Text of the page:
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McGill reveals its Master Plan for future campus renovations

With McGill’s infrastructure and buildings aging, both the Downtown and MacDonald Campuses are set to undergo extensive renovations. In pursuit of this, the Campus Planning and Development Office (CPDO) is in the process of developing an overarching guide to infrastructural development at the university for the next 20 years.

Yves Beauchamp, vice-principal (Administration and Finance), attested to the importance of the Master Plan.

“The Master Plan is a vision that will guide the development of McGill’s campuses in support of the University’s mission and priorities,” Beauchamp said. “It will be a living document that will set a common way forward for our decisions relating to space, infrastructure, landscape, and related matters.”

The CPDO began its plans for the infrastructural changes by forming working groups to discuss guiding principles for the Master Plan. According to a McGill Reporter article, CPDO also collected community input through a series of events from Jan. 16 to Feb. 6, including a mobile display presented at buildings around campus by members of the planning team, two community briefings, and an online survey. According to the display boards, the most common themes mentioned by community members were governance, green space, connectivity, heritage protection, sustainability, communal space, and learning space.

Director of Stakeholder Relations Dicki Chhoyang affirmed the CPDO’s desire for student input in an interview with The McGill Tribune.

“All the stakeholders’ opinions, but mainly the students, are important to us,” Chhoyang said. “We wanted to create a platform to hear [their opinions….] We see this as our responsibility to hear from the McGill community[about] how we can make this planning process better.”

According to Manager of Campus and Master Planning Anna Bendix, the updated Master Plan will include clearer sustainability goals based on the CPDO’s surveys and focus group findings. She hopes that sustainability will be elevated to a higher priority than usual.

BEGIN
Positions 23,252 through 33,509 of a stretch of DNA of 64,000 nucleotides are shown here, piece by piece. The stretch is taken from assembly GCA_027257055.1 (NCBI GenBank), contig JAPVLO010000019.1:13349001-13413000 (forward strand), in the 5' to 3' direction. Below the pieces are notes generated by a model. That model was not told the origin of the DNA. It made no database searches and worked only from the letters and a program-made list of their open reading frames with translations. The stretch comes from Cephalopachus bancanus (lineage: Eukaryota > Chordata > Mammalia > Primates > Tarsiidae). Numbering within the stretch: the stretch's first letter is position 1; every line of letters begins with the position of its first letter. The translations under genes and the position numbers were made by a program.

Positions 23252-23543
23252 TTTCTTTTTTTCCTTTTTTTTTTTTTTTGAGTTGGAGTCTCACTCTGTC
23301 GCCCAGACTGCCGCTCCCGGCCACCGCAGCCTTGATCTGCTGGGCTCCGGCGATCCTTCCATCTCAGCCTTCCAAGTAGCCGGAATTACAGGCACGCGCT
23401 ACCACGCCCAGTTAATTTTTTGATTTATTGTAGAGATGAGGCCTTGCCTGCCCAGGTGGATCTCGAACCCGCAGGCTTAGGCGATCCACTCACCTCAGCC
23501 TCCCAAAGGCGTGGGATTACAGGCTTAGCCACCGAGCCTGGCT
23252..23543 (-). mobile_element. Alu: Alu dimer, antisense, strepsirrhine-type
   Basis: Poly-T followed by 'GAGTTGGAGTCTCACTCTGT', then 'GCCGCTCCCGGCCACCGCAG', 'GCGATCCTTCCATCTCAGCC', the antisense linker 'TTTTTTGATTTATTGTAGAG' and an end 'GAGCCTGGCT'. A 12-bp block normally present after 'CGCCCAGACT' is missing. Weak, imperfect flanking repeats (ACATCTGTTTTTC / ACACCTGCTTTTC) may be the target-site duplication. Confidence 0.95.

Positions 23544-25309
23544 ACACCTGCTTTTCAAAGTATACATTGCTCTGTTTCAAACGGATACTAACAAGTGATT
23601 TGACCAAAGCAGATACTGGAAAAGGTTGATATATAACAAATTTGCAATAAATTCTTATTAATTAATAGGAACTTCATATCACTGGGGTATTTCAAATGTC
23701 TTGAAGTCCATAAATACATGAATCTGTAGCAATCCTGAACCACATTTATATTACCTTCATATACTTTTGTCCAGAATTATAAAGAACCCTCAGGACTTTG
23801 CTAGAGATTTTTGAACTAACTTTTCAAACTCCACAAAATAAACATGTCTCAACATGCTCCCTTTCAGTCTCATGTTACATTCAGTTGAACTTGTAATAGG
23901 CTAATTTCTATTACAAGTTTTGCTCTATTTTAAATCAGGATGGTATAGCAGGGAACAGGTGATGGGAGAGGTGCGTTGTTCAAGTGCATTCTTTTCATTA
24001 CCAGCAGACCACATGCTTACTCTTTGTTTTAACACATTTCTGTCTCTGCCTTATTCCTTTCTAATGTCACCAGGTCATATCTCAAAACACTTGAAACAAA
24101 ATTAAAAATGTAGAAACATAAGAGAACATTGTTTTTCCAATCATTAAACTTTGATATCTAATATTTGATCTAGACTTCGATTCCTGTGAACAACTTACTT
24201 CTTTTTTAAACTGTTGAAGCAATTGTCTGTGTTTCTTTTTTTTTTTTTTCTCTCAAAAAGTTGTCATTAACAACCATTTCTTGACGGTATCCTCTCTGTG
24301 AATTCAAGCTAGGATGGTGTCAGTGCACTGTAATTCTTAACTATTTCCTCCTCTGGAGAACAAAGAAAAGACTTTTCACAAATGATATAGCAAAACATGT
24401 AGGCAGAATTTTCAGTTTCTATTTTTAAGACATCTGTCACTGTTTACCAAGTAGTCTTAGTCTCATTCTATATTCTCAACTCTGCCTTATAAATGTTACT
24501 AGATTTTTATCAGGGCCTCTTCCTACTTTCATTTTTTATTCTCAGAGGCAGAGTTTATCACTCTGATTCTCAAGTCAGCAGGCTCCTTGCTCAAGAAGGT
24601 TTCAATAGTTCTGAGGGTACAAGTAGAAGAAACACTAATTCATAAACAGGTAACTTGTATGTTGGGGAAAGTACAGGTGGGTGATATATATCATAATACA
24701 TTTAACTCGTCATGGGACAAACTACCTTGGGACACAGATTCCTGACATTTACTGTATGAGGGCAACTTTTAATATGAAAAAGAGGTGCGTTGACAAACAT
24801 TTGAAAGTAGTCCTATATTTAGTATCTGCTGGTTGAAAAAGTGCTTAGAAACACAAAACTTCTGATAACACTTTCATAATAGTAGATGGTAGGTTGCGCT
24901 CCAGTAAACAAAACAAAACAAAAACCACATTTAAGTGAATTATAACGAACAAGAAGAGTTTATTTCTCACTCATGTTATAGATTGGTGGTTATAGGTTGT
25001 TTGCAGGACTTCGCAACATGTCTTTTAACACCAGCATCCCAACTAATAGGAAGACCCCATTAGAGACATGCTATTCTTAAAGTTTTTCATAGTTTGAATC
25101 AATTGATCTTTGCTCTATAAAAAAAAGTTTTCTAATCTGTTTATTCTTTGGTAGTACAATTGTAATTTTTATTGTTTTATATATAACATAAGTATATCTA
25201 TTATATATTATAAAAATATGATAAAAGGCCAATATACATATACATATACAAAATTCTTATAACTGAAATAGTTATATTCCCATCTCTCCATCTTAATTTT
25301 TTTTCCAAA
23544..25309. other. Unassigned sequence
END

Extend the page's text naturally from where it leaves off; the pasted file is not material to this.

“After money is spent covering structural needs, [sustainability] is often left out of the budget,” Bendix said.

At the downtown campus, the CPDO will focus on six projects over the next decade. The Powell building is projected to become a new research lab, while the Fiat Lux project will transform the McLennan-Redpath library into a dynamic workspace. Wilson Hall’s renovations will include the installation of new classrooms and research labs while maintaining its iconic architecture, and the Montreal Neurological Institute will receive new cutting-edge technology and equipment. Additionally, the Royal Victoria Hospital is currently undergoing feasibility studies to determine what use the building, acquired by McGill in 2018, could serve. Proposals include outfitting it with state-of-the-art laboratories or transforming it into affordable student housing, with the latter idea being presented to the Student Society of McGill University (SSMU) Legislative Council on Jan. 24.

The relocation of internal resources poses a recurring challenge to construction projects on campus. When a building is shut down, the offices, furniture, supplies, and files must be moved out of the construction zone. The Schulich Library renovation, for example, will displace 20 staff members, 160,000 print volumes, and at least 675 seats. Bendix acknowledged that the Master Plan is no exception, and she sees relocating the contents of the six large buildings it targets as a sizeable logistical challenge.  

According to CPDO Executive Director Cameron Charlebois, the cultural designations of many of McGill’s buildings provide further obstacles.  

“Almost all of [McGill’s] buildings are classified [as] heritage sites,” Charlebois said. “All of our buildings are protected automatically, so, whatever we do, we have to justify the intervention in the building. We can’t transform many of our buildings, and, as you are seeing, many of them are unsuited for academic purposes.”

The CPDO will present the completed Master Plan to the Board of Governors for their approval this spring.

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